Get it, Scar.
Photo: Marvel Studios
In a just world, it’d be no surprise that Scarlett Johansson is getting paid $15 million (per The Hollywood Reporter) for her upcoming Black Widow flick, roughly the same amount that co-stars like Chrises Evans and Hemsworth earn for their individual outings. After all, she’s played the character in numerous megahit Marvel Cinematic Universe films and the solo picture will almost certainly be a license to print money. Of course, we don’t live in a just world — we live in one where women actors are paid significantly less than their male counterparts, so this news is being met with justifiable glee. What’s more, if you take a step back, this payday may be a sign that we’re moving (a little bit) closer to industry-wide parity. All it took was extensive public shaming.
In the past few years, the gender pay gap in film and television has become an object of increasing scorn. The high-profile examples have piled up: year after year, the highest-paid women actors make millions upon millions less than the highest-paid men; Mark Wahlberg made $1.5 million for All the Money in the World reshoots while Michelle Williams made less than a thousand bucks; Tracee Ellis Ross made less than Anthony Anderson on Black-ish; even Meryl Streep said she’s consistently paid less than her male co-stars. And, of course, those examples are just the tip of an underreported iceberg — one can presume such gaps are endemic.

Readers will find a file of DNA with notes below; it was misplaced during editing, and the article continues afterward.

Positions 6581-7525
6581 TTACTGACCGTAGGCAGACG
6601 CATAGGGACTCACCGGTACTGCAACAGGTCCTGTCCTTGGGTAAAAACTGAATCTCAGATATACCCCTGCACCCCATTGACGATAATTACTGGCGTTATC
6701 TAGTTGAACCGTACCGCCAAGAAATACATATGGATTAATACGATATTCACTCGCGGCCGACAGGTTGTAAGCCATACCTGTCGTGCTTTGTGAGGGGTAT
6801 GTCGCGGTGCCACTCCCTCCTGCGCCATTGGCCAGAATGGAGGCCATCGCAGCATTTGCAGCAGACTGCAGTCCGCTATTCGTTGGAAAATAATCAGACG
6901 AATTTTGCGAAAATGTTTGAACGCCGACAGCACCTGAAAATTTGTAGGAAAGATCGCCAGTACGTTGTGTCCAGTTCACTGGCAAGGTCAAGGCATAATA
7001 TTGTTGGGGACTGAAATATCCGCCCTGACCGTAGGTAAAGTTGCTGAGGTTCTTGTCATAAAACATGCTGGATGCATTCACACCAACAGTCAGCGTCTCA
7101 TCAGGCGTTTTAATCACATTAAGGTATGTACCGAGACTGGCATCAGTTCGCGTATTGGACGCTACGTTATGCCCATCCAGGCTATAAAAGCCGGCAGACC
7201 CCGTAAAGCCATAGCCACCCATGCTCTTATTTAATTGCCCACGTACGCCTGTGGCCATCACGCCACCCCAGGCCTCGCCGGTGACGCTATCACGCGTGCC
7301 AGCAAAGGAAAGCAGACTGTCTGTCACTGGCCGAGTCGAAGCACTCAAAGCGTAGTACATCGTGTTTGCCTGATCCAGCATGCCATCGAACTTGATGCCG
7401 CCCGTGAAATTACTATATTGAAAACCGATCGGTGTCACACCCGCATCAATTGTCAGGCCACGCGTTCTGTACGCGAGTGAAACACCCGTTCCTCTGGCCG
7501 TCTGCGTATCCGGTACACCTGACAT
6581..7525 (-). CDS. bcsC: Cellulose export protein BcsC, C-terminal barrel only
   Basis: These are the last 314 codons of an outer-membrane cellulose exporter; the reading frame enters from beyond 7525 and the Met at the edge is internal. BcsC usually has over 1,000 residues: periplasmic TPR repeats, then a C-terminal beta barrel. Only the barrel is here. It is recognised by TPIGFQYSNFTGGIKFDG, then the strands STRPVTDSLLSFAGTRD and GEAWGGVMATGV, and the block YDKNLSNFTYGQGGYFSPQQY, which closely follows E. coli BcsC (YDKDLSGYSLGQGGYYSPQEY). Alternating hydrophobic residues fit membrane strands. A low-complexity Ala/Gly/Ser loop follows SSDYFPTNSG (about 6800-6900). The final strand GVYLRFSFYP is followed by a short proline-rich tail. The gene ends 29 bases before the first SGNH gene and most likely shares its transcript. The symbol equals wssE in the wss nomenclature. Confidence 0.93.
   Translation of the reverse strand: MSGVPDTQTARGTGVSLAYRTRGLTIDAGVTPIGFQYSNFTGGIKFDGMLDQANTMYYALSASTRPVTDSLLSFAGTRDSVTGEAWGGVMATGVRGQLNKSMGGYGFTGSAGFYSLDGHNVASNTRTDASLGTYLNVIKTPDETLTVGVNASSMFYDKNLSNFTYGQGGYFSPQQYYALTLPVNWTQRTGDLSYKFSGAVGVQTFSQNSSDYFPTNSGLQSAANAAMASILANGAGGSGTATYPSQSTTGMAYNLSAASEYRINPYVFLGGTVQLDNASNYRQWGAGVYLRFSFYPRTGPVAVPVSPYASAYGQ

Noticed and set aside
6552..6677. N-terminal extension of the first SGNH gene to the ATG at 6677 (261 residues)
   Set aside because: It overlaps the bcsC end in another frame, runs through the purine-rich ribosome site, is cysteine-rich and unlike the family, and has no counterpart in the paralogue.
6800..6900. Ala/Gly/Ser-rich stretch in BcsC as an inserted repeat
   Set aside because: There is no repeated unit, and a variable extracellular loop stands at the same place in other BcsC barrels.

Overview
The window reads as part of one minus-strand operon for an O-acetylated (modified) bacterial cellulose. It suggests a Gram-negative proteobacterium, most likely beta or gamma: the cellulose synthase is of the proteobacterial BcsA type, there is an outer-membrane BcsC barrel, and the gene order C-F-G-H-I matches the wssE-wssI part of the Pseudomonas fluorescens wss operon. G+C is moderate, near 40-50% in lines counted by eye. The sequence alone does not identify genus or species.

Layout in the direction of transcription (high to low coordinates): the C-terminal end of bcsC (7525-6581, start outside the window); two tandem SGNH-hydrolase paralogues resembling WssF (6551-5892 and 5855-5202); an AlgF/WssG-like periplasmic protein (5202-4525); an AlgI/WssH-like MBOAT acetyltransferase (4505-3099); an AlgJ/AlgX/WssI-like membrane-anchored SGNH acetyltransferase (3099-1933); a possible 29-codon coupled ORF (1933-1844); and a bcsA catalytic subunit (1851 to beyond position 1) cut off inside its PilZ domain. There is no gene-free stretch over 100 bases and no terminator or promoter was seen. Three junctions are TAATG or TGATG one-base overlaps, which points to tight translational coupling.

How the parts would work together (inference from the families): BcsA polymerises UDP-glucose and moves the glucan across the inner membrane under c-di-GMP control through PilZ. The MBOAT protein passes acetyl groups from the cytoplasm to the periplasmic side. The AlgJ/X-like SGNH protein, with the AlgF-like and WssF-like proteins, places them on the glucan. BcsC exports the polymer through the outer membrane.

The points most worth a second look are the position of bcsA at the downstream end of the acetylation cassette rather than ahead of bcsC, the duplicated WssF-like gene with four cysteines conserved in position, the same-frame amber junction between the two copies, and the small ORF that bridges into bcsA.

In response to these revelations and a wider cultural climate of pushback against socioeconomic gender inequality, there’s been a growing call to end these disparities. Media outlets have made uneven pay a primary and very public target. Advocacy organizations like like Time’s Up have regularly put the spotlight on this once-hidden secret of filmed entertainment. Individuals like Ellen Pompeo have made it a mission to raise awareness and push for equality. It’s a top-line issue in a way it never had been.
Marvel and Disney higher-ups like Kevin Feige, Bob Iger, and Alan Horn have surely watched with growing nervousness as the clarion call has risen in volume. At this point, it would have been a scandal if it had been revealed that ScarJo was raking in significantly less than her fellow Marvel icons (though she’s still behind Robert Downey Jr., but he’s a bit of a special case at Marvel due to his perceived indispensability and uniquely powerful draw for audiences). The House of Mouse would’ve had so much explaining to do that it may not have been worth the penny-pinching. Could it be that sunshine was a primo disinfectant? The struggle is hardly over, but if the anger continues to rise, the chasm may continue to close.